God wants her to look to Him for comfort and depend on His grace in times of need. Our God is the Father of compassion and the God of all comfort. He will comfort her in times of suffering (2 Cor. 1:3-11). Her hope is to be in Jesus Christ. Jesus willingly went through pain and suffering to become her merciful and faithful High Priest. He understands what she’s going through and offers His mercy and grace in times of need (Heb. 2:17-18; 4:16).

4. What should be my perception of suffering? How should I think about suffering?

Our perception is our reality. So, if our perceptions are not right, our beliefs of reality won’t be right either. If a counselee was abused by men in her past, her perception might be that all men are unsafe and abusive. So, her (perceived) reality is that all men are bad and should be avoided to protect herself. Her goal in life is to protect herself and to be safe. That goal influences how she views life and conducts herself. Her life will revolve around protection and safety. But as Christians, our lives are to revolve around pleasing, glorifying, and honoring Christ, even in the face of deep suffering. God has His reasons for allowing us to go through suffering, and sometimes He doesn’t reveal those reasons to us. He’s asking us to walk by faith and not lean on our own understanding. By studying Isaiah 53 together, I hope to help her understand how Jesus suffered for her and what His suffering accomplished. When we suffer, Jesus is our example to emulate. He suffered at the hands of ungodly men, and at times we will also. It’s important to keep our hope focused on God, the One who can be trusted in times of suffering. Our suffering is an opportunity to be a living testimony to the grace of God in Christ (1 Pet. 2:21-23).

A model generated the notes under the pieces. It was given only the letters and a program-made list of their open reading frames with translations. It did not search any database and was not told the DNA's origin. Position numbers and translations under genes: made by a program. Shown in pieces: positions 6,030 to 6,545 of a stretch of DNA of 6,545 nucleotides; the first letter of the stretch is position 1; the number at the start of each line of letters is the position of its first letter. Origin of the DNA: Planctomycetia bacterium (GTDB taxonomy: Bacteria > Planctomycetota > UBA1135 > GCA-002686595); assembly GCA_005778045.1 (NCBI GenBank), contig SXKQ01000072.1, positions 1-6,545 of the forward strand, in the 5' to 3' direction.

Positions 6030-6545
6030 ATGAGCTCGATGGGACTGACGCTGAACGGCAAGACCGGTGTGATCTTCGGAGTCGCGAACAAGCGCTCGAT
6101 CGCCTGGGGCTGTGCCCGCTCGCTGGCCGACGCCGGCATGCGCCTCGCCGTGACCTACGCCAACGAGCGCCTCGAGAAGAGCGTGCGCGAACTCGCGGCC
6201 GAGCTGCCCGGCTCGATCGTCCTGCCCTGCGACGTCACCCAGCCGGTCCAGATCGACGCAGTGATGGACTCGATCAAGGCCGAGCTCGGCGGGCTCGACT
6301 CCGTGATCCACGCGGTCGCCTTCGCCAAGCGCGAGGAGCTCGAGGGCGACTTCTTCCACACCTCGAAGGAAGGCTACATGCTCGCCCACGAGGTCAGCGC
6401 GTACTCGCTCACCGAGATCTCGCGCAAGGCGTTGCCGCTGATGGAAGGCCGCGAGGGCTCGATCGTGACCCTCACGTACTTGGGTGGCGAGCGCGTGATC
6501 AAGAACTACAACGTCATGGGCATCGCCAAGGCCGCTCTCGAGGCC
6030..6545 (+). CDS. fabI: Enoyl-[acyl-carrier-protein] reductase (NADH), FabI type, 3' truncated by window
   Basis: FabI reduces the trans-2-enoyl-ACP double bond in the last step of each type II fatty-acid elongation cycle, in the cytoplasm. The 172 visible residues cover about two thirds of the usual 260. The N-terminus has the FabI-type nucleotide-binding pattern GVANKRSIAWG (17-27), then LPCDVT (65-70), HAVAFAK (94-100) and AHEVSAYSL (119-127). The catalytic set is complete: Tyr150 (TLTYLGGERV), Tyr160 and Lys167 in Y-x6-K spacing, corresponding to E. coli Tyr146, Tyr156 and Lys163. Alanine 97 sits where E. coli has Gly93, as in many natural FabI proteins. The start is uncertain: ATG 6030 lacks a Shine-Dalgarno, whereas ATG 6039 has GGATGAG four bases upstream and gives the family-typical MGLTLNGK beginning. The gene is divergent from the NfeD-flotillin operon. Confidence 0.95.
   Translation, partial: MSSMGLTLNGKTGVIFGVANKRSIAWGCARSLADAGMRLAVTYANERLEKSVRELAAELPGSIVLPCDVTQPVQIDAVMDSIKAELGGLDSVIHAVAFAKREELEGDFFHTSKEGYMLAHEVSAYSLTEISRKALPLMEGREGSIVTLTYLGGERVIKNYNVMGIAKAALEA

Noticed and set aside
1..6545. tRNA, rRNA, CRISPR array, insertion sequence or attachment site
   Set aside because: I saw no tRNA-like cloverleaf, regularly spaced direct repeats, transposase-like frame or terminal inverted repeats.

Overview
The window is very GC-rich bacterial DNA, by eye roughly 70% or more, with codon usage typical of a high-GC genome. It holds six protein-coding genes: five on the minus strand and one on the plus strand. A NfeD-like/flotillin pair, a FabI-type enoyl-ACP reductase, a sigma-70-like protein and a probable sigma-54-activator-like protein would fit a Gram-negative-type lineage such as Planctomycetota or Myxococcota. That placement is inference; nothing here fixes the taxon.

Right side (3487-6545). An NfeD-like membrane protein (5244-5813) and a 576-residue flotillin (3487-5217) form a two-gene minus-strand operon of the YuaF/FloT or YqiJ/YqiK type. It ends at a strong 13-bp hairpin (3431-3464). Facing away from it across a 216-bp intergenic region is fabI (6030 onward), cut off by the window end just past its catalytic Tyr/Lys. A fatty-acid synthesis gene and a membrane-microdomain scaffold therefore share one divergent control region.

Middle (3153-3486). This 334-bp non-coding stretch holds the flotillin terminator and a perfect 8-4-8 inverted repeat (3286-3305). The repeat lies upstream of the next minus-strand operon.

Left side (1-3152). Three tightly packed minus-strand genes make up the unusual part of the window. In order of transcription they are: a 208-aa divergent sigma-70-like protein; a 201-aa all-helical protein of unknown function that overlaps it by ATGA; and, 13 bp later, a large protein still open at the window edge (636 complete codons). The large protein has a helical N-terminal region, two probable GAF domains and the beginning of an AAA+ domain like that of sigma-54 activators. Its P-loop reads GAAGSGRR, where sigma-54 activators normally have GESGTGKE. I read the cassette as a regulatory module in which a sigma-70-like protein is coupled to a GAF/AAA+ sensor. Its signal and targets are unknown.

Suffering is never easy, and for some of our counselees, it’s unknown territory. Our counselees will be helped as we walk with them through their pain and point them to the One who knows and cares. Hopefully, she will one day be able to say, as Job did, “But He knows the way that I take; when He has tested me, I will come forth as gold” (Job 23:10).